In previous columns, I have considered how the addition of an e-discovery consultant to your company’s litigation team can materially strengthen your company’s defense in complex litigation. In this column, I address the perception that retaining an e-discovery consultant may conflict with your company’s objective to develop and utilize in-house resources.
As in-house counsel, you probably have been an advocate for increasing your company’s internal e-discovery capabilities. Does retaining an outside consultant undercut the message you have been delivering? The reality is that an outside consultant can complement your in-house resources and allow you to utilize those resources more effectively.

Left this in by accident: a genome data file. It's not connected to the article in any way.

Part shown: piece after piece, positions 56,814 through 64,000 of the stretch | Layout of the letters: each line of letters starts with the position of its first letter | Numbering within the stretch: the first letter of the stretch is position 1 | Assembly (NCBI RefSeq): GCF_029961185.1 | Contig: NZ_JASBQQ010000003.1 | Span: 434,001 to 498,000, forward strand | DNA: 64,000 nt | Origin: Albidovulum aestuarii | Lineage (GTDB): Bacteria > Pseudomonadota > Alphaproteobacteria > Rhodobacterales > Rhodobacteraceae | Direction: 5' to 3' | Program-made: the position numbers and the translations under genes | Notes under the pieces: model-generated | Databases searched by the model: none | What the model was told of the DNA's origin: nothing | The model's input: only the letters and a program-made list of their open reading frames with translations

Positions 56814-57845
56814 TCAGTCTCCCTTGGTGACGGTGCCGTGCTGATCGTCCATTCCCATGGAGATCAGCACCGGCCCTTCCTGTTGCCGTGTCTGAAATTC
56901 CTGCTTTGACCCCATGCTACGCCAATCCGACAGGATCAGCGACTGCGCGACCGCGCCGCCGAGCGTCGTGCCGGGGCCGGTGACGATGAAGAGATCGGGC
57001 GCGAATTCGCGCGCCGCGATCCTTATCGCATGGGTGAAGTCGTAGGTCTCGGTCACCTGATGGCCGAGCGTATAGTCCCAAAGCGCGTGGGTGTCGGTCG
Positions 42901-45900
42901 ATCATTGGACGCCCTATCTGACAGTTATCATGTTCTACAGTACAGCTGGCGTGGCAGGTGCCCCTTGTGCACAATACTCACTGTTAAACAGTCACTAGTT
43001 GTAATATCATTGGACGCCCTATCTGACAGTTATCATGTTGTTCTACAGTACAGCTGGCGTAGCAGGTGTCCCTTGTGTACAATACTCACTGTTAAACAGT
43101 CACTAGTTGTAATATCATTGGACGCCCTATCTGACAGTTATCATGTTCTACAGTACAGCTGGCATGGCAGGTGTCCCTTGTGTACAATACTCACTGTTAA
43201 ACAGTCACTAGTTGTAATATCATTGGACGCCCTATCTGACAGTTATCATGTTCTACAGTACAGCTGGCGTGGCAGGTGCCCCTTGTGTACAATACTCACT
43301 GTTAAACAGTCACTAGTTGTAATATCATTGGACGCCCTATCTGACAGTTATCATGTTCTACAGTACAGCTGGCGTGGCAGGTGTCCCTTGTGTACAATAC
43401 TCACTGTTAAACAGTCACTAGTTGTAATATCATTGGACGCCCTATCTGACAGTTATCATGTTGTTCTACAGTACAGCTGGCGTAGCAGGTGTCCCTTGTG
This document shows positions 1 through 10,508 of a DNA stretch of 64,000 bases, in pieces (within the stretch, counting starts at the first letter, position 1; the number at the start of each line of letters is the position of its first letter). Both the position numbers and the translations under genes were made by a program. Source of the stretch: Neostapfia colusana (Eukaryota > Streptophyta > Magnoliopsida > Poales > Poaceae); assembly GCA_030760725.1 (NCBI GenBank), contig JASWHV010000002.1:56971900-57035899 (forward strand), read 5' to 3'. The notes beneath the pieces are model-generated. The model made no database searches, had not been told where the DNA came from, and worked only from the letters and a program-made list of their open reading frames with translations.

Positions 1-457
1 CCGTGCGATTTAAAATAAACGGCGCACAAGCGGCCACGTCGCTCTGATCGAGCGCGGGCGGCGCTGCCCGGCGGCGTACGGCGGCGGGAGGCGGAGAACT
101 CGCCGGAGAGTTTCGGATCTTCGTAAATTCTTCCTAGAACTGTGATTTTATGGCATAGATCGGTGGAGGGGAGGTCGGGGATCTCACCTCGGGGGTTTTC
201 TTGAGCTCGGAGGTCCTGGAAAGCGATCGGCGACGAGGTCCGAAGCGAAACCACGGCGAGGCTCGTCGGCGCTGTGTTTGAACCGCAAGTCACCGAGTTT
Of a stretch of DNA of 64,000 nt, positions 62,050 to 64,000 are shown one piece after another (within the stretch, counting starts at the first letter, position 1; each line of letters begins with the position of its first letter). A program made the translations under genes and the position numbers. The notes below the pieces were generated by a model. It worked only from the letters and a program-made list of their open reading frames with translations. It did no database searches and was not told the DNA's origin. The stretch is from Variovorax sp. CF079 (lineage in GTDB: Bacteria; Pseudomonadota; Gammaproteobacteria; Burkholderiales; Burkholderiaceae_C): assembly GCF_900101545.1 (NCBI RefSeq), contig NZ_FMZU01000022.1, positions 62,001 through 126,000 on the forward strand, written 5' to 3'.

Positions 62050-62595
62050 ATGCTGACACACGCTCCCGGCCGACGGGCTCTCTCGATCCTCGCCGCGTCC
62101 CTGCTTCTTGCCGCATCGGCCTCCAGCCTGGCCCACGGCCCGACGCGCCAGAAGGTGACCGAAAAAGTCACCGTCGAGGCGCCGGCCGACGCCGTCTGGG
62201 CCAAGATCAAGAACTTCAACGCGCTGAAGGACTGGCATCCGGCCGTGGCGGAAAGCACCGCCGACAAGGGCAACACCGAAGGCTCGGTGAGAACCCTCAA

Similarly, in-house personnel who are accustomed to addressing the same categories of files in repetitive, low-value litigation may be challenged to effectively address a more complex litigation. Simply having a fresh perspective with broad experience to provide input on the e-discovery work plan can protect your company from costly mistakes.
Working with the outside consultant also should be viewed as a learning process for your in-house team. In-house counsel should continually reassess the technical competence of the company’s internal team as they work on increasingly complex matters and develop additional experience.